Clarity in a Cemetery

Jen Lea is one of my BFFs in real life. She writes Jlogged where she’s super-passionate about the Earth, her boys, especially securing healthcare for her Lucas, and getting the best value for her dollar. Her best quality though is her comedic timing. This story showcases a  deeper side, but if you visit her blog she’ll keep you laughing till a little pee comes out.

My mom owns 43 acres of land in a small, rural community out in the middle of Nowhere, Tx U.S.A. She inherited the land from my late Grandfather. He mentioned, before his passing, an old “black” cemetery somewhere on the property. When we were going through my grandfathers things several months after he died we came across an antiquated hand drawn map of her property. The map, we assume, had belonged to my great-grandparents and possibly someone else before them. We aren’t really sure of the origin, but on the dusty, yellowed, paper we noted a small rectangle in which was scrawled “negro cemetery.”

No one we knew of had ever seen this supposed cemetery.

But last week, while out riding four wheelers, my cousins found the the place by chance, when one of them wandered off the path. So, two days ago we took the kids on a hike through the woods to see if we could locate the cemetery ourselves.

We were successful in our short trek. The graves where marked with huge iron ore rocks, and some of the rocks where piled in heaps on graves. Others were marked with a single large rock for a head stone , and smaller one at the base. You could scarcely tell it was a cemetery.

Only one simple tombstone stood, reading M. Spearman Born 1897. Died Jan 2, 1917. Gone but not forgotten. The marker was broken in half, and barely legible. I would venture to say, this person was the last to be buried there, but there is no real way of knowing.

Hulking tropical plants that were clearly placed on the grave over 90 years ago had somehow survived, and thrived, through crazy East Texas weather. Aside from the one proper tombstone, the plants were the only thing that seemed out the ordinary.

Massive pine trees had shot up all around the cemetery, and had grown right through many of the graves.

As I stood in this once sacred place, where all those men, women, and children were lain to rest, I tried to wrap my mind around the fact that in a mere 91 years all of them were forgotten. Who were they? I imagined they lead lives of back breaking work building the (now abandoned) railway that runs through my mom’s property. Some of them were likely slaves in their lifetime. I whispered out loud “a black man may be the next president of the United States. I wish you could see it.”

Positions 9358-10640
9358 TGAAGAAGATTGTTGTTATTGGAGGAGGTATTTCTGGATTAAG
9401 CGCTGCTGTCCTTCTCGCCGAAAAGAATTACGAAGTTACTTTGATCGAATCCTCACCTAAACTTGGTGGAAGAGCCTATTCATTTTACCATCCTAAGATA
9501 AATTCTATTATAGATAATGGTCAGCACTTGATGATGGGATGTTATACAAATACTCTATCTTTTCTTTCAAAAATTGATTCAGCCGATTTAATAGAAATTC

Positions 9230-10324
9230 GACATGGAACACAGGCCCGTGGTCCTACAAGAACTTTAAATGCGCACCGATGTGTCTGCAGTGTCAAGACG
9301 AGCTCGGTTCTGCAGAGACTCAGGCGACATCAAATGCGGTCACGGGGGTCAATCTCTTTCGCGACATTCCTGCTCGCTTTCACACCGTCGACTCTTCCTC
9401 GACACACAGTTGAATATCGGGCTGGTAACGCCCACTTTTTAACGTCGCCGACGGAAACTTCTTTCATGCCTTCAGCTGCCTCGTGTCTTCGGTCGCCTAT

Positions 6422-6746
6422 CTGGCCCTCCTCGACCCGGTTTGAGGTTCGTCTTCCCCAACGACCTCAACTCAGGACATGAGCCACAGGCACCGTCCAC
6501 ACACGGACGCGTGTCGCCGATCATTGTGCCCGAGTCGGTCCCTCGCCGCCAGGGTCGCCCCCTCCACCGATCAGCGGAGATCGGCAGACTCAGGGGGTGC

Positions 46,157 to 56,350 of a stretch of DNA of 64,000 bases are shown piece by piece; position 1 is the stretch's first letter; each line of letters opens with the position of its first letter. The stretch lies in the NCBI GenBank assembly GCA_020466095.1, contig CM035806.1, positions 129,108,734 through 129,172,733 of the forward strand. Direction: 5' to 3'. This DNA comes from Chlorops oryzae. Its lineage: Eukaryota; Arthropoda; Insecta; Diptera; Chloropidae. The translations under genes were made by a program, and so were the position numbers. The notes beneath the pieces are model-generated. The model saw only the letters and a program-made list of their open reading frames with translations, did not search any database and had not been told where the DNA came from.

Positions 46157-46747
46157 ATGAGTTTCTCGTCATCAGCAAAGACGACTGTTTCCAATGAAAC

We sited a tiny grave encircled in small rocks-obviously a child’s grave. Thoughts of a funeral precession through the thick, hilly woods filled my mind. I could almost hear the soulful hymns, and wails of these long ago people. I could see them here dusty, and threadbare from a grueling day of work at the smelting factory, or in the fields, as they turned out to bury a precious member of their tiny community.

Now, this place is just a blip on the radar. Almost unrecognizable to the unknowing eye that it is anything other than an ordinary part of the land.

The cemetery forced me to think of how we all are just passing through, and the physical of this life dies and turns to dust, sooner or later. We can fight it, but that won’t change the fact that one day our bones will be forgotten. All of the things and stuff we work for will be lying in a landfill, but not our words, knowledge or legacy. The unknown people in this place are only unknown to me. I feel positive that they all left a part of them in this world with their living actions; a part of them that lives on in their ancestors today.

This truth stared me down. It made me question what lineage I will leave for my children, grandchildren, and beyond. Will mine be a legacy of the physical that will, all to soon, not matter at all? Or will I live a true life fighting for what I believe in, by constituting generational knowledge that will outlast the physical and live, possibly forever?

Chew on that. Think about it. What are you leaving behind? Are you spinning your wheels for physical things Or are you leaving something real? Something worthy?

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